Table 2

TaqMan probe assay performance

Assay

Slope

Y-Inter

R2

% Eff

PLU3

−3.312

37.145

1

100.412

MACH

−3.576

38.969

0.999

90.399

CYTB

−3.643

37.54

0.999

88.154

WHO

−3.386

38.74

0.998

97.394

FAL

−4.116

43.601

0.998

74.954

PLASMO

−3.643

36.686

0.998

88.135

TURBO

−3.685

39.55

0.998

86.788

Table 3

SYBR Green QuantiFast assay performance

Assay

Slope

Y-Inter

R2

% Eff

PLU3

−3.438

35.132

0.999

95.389

MACH

−3.627

37.421

0.998

88.683

CYTB

−3.605

36.122

0.997

89.419

WHO

−3.585

38.815

0.999

90.095

FAL

−6.834

57.967

0.998

40.067

PLASMO

−4.07

40.183

0.998

76.088

TURBO

−4.092

42.658

0.998

75.551

Comparison of R2 values and precision of PCR assays

Correlation co-efficient R2 value is a statistical term that indicates how predictive one value is of another. It is also a critical value for evaluating PCR efficiency. The value of Y (Cq) can be used to accurately predict the value of X when the R2 is 1. An R2 value of 0.99 provides good confidence in correlating two values. Using the QuantiFast probe TaqMan assay format, the R2 values of all the assays were >0.99 (Table 2). There are numerous causes for variations in qPCR results, including temperature differences (temperature affects annealing and/or denaturation), pipetting errors, stochastic variation, etc. SD is a measure of precision that typically varies in qPCR with concentration and with decreasing copy number. To compare the precision of the assays tested, the SD of Cq values in two different dilutions containing 4,699 parasites/μL [high] and 4.7 parasites/μL [low] of the TaqMan assays were evaluated. In addition, SD at LoD was determined. The PLU3 assay had the smallest SD at all the parasite concentrations tested, which indicated superior performance whereas FAL had the poorest performance (Table 4).
Table 4

SD as a measure of precision of assays tested

Assay

SD

SD

SD

 

Lowest Cq values

Highest Cq values

LoD Cq values

PLU3

0.044

0.249

0.000

MACH

0.062

0.338

0.142

CYTB

0.113

0.454

1.082

WHO

0.134

0.561

0.943

FAL

0.294

0.996

1.113

PLASMO

0.069

0.561

0.663

TURBO

0.096

0.509

0.200

SD is a measure of precision of each qPCR assay at different parasite concentrations. Lower values represent higher precision.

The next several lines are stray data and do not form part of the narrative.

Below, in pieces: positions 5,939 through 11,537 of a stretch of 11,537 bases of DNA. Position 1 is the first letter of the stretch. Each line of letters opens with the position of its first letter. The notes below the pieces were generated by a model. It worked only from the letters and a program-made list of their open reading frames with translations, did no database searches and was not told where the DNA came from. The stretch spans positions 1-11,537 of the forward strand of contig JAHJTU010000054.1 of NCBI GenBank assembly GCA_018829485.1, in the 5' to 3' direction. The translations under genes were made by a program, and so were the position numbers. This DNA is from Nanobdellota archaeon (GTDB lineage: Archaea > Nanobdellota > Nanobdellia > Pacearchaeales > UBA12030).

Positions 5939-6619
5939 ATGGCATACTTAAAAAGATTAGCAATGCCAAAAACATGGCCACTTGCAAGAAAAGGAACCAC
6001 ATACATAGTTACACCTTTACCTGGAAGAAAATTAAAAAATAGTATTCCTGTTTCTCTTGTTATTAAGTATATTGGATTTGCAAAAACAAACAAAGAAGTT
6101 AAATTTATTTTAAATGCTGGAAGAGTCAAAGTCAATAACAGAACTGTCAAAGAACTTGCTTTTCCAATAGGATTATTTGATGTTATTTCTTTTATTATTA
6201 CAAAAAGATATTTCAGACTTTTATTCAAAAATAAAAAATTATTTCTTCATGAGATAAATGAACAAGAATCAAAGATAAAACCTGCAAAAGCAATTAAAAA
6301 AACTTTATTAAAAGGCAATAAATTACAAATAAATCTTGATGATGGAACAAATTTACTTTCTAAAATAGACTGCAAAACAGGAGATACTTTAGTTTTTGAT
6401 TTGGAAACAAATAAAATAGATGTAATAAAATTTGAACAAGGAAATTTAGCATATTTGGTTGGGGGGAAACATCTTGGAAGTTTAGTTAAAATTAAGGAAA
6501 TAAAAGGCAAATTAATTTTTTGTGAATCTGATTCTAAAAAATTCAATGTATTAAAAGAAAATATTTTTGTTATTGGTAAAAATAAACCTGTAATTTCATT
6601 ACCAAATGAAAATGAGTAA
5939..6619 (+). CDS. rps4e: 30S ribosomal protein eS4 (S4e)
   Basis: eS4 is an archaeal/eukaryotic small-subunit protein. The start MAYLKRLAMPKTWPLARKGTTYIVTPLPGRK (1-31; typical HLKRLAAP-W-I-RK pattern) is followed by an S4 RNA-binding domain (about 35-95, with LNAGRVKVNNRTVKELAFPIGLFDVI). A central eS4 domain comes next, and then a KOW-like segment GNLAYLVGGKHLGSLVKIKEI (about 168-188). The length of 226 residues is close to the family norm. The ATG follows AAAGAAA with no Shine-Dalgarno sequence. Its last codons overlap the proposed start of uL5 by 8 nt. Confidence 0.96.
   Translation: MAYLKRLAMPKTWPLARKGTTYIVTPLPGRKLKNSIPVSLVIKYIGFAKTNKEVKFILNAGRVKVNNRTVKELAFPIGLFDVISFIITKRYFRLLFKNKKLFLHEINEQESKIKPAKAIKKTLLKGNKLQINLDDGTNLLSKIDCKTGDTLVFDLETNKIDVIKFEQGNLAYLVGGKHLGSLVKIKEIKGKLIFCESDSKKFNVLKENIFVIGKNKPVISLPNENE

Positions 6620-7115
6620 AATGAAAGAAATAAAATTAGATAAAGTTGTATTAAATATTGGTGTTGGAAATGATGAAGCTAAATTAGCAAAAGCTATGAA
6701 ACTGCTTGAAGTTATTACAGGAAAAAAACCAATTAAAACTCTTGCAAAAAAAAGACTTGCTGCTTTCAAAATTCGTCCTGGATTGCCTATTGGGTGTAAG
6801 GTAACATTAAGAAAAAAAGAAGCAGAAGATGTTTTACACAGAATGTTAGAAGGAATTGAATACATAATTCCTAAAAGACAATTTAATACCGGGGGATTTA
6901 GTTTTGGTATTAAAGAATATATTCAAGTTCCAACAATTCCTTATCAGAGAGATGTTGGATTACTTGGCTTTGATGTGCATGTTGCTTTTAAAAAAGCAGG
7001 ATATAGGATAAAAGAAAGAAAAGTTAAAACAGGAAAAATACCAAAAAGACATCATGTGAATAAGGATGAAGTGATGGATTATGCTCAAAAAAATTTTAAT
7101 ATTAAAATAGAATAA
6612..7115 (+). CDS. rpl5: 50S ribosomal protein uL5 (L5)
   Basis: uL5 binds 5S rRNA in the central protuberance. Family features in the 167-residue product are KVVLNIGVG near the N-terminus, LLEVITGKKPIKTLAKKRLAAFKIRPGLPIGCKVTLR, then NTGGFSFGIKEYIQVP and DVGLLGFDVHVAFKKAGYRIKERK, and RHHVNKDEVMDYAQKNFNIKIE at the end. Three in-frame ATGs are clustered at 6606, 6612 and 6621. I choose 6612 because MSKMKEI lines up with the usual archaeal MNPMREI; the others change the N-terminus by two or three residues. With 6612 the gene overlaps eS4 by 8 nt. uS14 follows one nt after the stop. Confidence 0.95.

Analysis of samples from clinical trial study

The seven assays being tested were further evaluated using clinical samples from five unvaccinated positive control subjects as described in methods section. Samples were analysed in triplicate using the TaqMan probe assay format, performed in the background of QuantiFast Probe Master Mix. Microscopy was used as the reference method for the detection of parasites and initiation of treatment whereas qPCR was used as an exploratory method. Samples were considered microscopy positive when a minimum of two unambiguous parasites were visualized and clearly identified after examining about 0.55 μL of blood in a Giemsa-stained thick smear. Table 5 summarizes the results for all assays evaluated and illustrates the day of detection for each clinical sample by each qPCR assay (first Cq value obtained) as compared to microscopy. The performance of each qPCR assay was assessed by comparing the number of days each assay detected parasites before microscopy. The PLU3 assay was the most sensitive, detecting parasites on average three days before microscopy, whereas the FAL assay was the least sensitive, detecting parasite only 0.6 days before microscopy.
Table 5

Clinical trial study

Assay

ID

D0

D1

D2

D3

D4

D5

D6

DBM

Avg DBM

Micro

1

   

P

     
 

2

   

P

     
 

3

    

P

    
 

4

     

P

   
 

5

     

P

   

PLU3

1

 

P

     

2

3

 

2

 

P

     

2

 
 

3

 

P

     

3

 
 

4

 

P

     

4

 
 

5

 

P

     

4

 

MACH

1

  

P

    

1

1.8

 

2

 

P

     

2

 
 

3

  

P

    

2

 
 

4

   

P

   

2

 
 

5

   

P

   

2

 

CYTB

1

  

P

    

1

1.6

 

2

  

P

    

1

 
 

3

  

P

    

2

 
 

4

   

P

   

2

 
 

5

   

P

   

2

 

WHO

1

 

P

     

2

2

 

2

  

P

    

1

 
 

3

 

P

     

2

 
 

4

   

P

   

2

 
 

5

  

P

    

3

 

FAL

1

   

P

   

0

0.6

 

2

   

P

   

0

 
 

3

   

P

   

1

 
 

4

    

P

  

1

 
 

5

    

P

  

1

 

PLASMO

1

  

P

    

1

1.2

 

2

  

P

    

1

 
 

3

   

P

   

1

 
 

4

    

P

  

1

 
 

5

   

P

   

2

 

TURBO

1

 

P

     

2

1.6

 

2

  

P

    

1

 
 

3

   

P

   

1

 
 

4

   

P

   

2

 
 

5

   

P

   

2